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Director’s Corner January 2018

January 25th, 2018

Our topic this month. evaluations, comes at a good time, because over the past several weeks we have gotten a number of calls about a situation where evaluations are sometimes not appropriately used. So I thought I would write about this, and how we as parents can use our right to ask for evaluations for our students.

We hear from a lot of families who are looking at a recommendation to end their child’s eligibility for special ed. When a school proposes to remove a student from special education the IDEA requires that there be an evaluation before the PPT determines that he or she is no longer a child who qualifies. That does not necessarily mean that new testing must be done, the team can rely on records that already exist, but, and this is the important part, those records must include enough information to document the students current levels of educational and functional performance, and to determine that he or she no longer requires special education. That’s a lot of “ands”.

The evaluations used to show a child is ready to exit special ed must also meet all of the requirements for any other evaluation, including those to determine if the students is eligible for special ed, and those that help the team develop an appropriate IEP. Most importantly, IDEA requires that a team must not rely on a single evaluation to determine if a student is eligible for special education When looking at whether to exit a student from special education the Team is also required to ensure it has data on every potential issue, including functional and developmental weaknesses, not just those typically related t the disability classification, or those limited to academic progress.

So, what does that mean in real life? The most common situation we hear of is a student who has achieved good grades in the past year. “See, she’s passing” they say, “She doesn’t need to have an IEP any more.” Is that enough to remove her from special ed? Probably not.

When we hear this in a PPT meeting here are a couple of things we can do. First, look at her goals. Have they all been met? Were they enough to ensure she is getting the same educational opportunity as her peers? Should they have been more challenging? Then look at her specific strengths and weaknesses. Do any of them mean she requires specially designed instruction? And then the grades; did they use modified grading? Would she have gotten the same grades if she had to meet all the same requirements as her peers?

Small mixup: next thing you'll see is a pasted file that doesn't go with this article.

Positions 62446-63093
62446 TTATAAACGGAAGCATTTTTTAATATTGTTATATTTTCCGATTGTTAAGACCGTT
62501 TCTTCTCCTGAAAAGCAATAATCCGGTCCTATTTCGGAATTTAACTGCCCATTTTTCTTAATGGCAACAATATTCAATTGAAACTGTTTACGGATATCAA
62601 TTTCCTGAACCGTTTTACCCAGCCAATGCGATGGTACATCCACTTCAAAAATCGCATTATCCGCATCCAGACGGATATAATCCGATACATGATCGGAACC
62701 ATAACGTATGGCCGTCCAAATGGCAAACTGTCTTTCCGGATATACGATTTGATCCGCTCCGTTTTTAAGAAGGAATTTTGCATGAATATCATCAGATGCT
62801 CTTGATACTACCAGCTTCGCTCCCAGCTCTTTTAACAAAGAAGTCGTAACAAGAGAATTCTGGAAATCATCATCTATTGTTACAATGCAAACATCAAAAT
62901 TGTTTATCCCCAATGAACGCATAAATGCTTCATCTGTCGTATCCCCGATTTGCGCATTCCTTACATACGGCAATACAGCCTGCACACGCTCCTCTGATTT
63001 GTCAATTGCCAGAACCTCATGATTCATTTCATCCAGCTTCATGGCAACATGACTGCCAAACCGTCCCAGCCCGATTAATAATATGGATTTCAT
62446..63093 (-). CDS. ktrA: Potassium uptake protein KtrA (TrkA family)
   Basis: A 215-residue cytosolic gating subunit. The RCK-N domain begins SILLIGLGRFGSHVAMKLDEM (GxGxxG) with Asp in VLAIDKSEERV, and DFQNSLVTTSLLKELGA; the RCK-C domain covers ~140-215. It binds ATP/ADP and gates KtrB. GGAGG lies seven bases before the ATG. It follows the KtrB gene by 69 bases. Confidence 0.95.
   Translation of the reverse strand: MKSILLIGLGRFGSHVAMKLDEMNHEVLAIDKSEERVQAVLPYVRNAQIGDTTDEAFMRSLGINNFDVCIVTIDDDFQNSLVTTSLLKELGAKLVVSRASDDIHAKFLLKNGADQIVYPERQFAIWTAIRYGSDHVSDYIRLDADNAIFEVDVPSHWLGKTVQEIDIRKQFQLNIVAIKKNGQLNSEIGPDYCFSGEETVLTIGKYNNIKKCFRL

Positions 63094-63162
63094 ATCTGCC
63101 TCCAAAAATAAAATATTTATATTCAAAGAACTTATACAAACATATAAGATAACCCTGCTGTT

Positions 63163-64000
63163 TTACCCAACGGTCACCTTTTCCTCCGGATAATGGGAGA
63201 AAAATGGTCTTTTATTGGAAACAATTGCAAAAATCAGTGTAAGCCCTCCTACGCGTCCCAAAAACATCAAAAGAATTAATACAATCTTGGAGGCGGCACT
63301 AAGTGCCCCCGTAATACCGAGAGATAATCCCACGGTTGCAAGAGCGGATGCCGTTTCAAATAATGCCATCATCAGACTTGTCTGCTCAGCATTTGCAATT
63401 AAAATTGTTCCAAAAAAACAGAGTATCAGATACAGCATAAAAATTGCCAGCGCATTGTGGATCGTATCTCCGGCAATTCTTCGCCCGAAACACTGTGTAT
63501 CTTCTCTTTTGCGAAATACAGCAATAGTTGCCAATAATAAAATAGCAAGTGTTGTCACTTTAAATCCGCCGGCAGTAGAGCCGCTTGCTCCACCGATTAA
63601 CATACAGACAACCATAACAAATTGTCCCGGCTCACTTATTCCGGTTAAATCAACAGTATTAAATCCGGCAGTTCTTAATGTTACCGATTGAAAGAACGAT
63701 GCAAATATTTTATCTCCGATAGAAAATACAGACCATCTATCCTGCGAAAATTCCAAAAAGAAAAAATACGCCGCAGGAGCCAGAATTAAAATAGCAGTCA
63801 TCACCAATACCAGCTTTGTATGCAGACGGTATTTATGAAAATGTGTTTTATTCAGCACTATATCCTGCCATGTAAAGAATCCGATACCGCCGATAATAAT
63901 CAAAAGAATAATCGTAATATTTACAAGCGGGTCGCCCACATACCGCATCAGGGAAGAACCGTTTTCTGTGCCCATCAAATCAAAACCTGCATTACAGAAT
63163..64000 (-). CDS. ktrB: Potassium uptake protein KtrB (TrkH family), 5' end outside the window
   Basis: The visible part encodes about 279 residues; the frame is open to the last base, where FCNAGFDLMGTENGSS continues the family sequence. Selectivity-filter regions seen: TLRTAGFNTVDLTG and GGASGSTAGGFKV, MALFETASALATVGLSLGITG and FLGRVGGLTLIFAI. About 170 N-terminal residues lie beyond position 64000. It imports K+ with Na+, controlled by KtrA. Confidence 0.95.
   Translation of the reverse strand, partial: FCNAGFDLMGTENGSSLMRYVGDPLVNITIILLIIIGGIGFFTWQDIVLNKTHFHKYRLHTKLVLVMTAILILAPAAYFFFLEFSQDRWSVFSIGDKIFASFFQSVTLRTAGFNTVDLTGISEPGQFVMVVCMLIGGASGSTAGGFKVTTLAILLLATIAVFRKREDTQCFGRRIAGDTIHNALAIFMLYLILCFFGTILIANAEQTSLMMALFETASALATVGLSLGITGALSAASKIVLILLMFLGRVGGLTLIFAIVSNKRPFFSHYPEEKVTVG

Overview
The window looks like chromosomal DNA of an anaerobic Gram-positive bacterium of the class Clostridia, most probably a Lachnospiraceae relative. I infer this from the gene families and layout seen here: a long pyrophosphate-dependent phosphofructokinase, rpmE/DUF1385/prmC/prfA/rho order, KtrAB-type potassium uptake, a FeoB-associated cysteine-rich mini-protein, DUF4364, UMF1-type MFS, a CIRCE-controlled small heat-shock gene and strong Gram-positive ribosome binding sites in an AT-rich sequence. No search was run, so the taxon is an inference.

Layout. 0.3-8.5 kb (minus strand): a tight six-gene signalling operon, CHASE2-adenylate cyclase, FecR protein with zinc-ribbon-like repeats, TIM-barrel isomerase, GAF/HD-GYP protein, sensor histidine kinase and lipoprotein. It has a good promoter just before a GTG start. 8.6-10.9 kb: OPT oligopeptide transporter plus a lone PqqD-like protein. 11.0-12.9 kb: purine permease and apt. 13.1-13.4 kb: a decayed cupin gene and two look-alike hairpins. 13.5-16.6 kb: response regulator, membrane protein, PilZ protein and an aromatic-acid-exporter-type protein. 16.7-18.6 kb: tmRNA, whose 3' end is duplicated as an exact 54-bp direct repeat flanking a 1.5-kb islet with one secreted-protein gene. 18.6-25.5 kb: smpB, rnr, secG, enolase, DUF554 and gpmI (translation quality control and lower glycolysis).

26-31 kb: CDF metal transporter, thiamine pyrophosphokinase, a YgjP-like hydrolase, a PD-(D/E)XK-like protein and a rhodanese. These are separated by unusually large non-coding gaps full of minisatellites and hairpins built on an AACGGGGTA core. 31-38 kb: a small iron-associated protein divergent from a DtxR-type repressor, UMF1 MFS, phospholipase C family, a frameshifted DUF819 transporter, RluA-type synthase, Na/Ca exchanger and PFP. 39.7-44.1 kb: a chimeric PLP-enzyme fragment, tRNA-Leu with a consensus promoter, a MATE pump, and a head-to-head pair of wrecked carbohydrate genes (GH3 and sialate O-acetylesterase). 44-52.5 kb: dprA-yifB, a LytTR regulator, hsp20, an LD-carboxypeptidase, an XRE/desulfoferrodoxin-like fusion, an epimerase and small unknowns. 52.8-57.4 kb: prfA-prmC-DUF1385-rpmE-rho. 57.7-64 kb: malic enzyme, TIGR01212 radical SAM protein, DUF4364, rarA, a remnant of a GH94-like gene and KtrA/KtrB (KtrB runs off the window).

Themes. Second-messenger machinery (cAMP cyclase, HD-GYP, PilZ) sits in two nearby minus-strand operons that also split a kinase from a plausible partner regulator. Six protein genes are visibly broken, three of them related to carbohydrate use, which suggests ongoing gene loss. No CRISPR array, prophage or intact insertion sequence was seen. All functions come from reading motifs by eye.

For most of the students we see the answer to at least one, and usually all of these questions is really “We aren’t sure. We don’t have all the information.”

That’s where your right as a member of the PPT to ask for more evaluation is so important. If there isn’t enough data to answer those questions you need to remind the team it is our job to get it, and to review and understand it. Ask for evaluations that will give the team all the information it needs to make appropriate decisions.

And remember that your rights as a parent don’t stop there. If the team refuses to call for more evaluation it must provide you with written notice of the reasons for the refusal. “The team doesn’t think it’s needed” is generally not a good enough reason.

Also, when an evaluation is refused it triggers your right to ask for an Independent Educational Evaluation (IEE) at the school’s expense. If you ask for the IEE the school has only two choices: either give you the qualifications needed for the evaluator, and arrange for the testing or file for due process and prove to a hearing officer that the information the Team has is enough.

Of course every family’s situation is unique, so we can’t cover every possibility in a column like this. That’s why we are available for you to call five days a week. If you think your child’s team is making decisions without enough information, or want to know more about your right to ask for evaluations or information give us a call.